Relationships & Love
The 8 New Relationship Rules Every Couple Should Follow
Want a great love? Then don’t be afraid to:
- Rock the Boat. Don’t hold back when something is bothering you because you’re afraid to make waves in your relationship. Think about ways you try to keep things on an even keel and instead, challenge your relationship – it’s the only way to grow stronger as a couple. If this sparks a fight, don’t shy away from it.
- Talk About the Big Stuff Daily. Thriving couples talk about more than what’s for dinner and who’s picking up the kids from practice. They talk about their dreams, their goals, their fears. Talking about the “big stuff” creates a sense of shared purpose. Schedule one non-logistical talk daily, even 5 minutes is enough.
- Argue Early and Often. Don’t let fights fester. They only get messier and harder to unpack. Tough honest angry fights are more helpful in the long run than bottling up your upsets. Haven’t had a fight in a week? You’re getting behind. It might be time to . . .
- Pick A Fight! Don’t wait for explosions. Picking a fight consciously, when you’re not already in the heat of the moment, can be productive and liberating. Be sure to use the rules of engagement and know what you want to get out of it before you bring it up.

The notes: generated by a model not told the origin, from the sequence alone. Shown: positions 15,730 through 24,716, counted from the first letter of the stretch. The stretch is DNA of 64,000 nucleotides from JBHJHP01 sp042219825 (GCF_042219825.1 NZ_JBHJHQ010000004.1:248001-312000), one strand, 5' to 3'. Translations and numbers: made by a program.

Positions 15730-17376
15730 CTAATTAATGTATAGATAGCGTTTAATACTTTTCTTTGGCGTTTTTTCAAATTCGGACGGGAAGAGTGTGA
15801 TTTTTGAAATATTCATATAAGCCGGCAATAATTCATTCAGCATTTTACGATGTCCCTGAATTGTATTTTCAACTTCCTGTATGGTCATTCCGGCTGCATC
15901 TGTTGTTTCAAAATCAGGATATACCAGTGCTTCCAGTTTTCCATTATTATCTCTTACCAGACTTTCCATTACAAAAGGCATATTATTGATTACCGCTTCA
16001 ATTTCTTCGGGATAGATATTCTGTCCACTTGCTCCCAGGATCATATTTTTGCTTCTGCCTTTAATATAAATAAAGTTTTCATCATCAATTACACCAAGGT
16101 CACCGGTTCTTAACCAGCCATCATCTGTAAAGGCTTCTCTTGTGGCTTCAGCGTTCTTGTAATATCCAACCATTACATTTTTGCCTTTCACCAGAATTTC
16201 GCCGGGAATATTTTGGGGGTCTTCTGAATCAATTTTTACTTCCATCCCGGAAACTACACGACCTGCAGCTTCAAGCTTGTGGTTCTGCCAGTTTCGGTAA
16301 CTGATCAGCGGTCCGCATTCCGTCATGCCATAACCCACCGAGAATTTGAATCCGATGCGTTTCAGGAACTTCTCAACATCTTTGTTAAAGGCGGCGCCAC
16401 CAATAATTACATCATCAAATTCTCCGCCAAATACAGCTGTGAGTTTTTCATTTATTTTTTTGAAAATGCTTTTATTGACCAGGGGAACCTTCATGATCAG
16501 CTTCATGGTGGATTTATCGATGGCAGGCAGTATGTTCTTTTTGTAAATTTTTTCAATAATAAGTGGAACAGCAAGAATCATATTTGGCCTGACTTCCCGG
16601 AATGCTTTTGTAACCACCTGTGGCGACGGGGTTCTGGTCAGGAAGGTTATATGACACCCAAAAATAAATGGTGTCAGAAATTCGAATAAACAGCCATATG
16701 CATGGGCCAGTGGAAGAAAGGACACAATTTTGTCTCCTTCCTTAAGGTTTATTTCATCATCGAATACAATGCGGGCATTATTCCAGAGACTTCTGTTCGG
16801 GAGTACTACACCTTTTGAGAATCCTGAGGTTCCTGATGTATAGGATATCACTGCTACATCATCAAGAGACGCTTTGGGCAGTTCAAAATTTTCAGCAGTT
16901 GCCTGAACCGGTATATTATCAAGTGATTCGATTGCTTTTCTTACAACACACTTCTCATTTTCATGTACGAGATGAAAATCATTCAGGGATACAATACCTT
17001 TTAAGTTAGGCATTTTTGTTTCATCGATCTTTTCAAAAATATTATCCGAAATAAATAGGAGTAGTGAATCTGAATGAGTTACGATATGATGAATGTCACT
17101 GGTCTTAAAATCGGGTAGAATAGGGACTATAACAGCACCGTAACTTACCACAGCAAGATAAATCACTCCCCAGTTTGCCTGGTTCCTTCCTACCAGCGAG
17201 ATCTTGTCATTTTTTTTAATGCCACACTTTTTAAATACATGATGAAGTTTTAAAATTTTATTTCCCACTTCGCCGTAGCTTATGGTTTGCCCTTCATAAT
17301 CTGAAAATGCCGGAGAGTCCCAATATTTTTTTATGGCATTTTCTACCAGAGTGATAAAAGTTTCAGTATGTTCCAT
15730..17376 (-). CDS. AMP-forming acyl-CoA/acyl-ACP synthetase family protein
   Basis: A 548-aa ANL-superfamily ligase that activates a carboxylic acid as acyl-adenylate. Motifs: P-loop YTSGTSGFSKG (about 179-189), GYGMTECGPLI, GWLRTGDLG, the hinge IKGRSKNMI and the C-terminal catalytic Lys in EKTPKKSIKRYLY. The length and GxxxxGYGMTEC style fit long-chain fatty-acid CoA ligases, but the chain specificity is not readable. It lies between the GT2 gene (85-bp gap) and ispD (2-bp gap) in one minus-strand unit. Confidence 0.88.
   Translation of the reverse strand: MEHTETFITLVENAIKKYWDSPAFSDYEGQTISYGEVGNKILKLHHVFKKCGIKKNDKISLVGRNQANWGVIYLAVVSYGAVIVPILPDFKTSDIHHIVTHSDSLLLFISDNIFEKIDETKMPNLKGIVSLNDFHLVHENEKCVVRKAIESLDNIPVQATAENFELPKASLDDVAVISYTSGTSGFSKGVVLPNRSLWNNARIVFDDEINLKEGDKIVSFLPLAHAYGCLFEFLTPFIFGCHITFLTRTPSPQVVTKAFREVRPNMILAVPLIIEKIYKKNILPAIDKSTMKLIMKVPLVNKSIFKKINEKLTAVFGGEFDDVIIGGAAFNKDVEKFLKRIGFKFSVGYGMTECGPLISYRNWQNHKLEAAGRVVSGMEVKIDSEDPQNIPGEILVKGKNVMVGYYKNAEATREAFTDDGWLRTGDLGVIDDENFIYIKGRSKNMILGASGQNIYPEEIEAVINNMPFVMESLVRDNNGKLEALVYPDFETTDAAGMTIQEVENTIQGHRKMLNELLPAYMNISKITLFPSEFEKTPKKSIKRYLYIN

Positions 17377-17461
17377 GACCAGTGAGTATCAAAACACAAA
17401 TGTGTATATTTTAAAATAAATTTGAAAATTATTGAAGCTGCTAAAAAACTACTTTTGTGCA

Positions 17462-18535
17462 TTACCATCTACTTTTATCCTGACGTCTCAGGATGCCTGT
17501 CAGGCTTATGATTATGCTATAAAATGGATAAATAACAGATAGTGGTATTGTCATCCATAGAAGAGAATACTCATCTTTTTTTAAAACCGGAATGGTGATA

- Be Real, Not Careful. Stop editing yourself or sugarcoating your points because you’re afraid of upsetting your partner. If you’re mad, show it. If you need something, ask for it. Be vulnerable, be messy and be yourself, even if that means taking off your kid gloves.
- DO Sweat the Small Stuff. Contrary to most relationship advice, you SHOULD sweat the small stuff. Everything matters. Satisfied couples address the bumps in the road rather than creating detours around them. Deal with the little problems before they become more complex.
- Keep Your Standards High. Don’t settle for less because you don’t want to be disappointed. Expect a lot from your partner and your relationship. Sure, high standards can spark disagreements, but they also push the relationship forward rather than allowing it to languish.
- Follow The Highest Denominator. The happiest couples share power and decision making. Recognize each other’s superior competence in certain areas and defer accordingly. Having a fight about chores, money or how to accomplish something? Assess who has the higher standard or is more skilled in this area and follow the highest denominator.
Chicago-based Marriage & Relationship Experts, Drs. Bob & Judith Wright, are the co-authors of the new book, “The Heart of the Fight” (New Harbinger Press, 2016). Longtime media favorites, Dr. Judith has been called the “World’s Ultimate Expert” by Woman’s World Magazine, Dr. Bob is a communication columnist for Entrepreneur.com, and they’ve been interviewed by Good Morning America, NBC’s Today Show, Fox News, appeared in Marie Claire, Fitness Magazine, Women’s Health Magazine, Shape and more.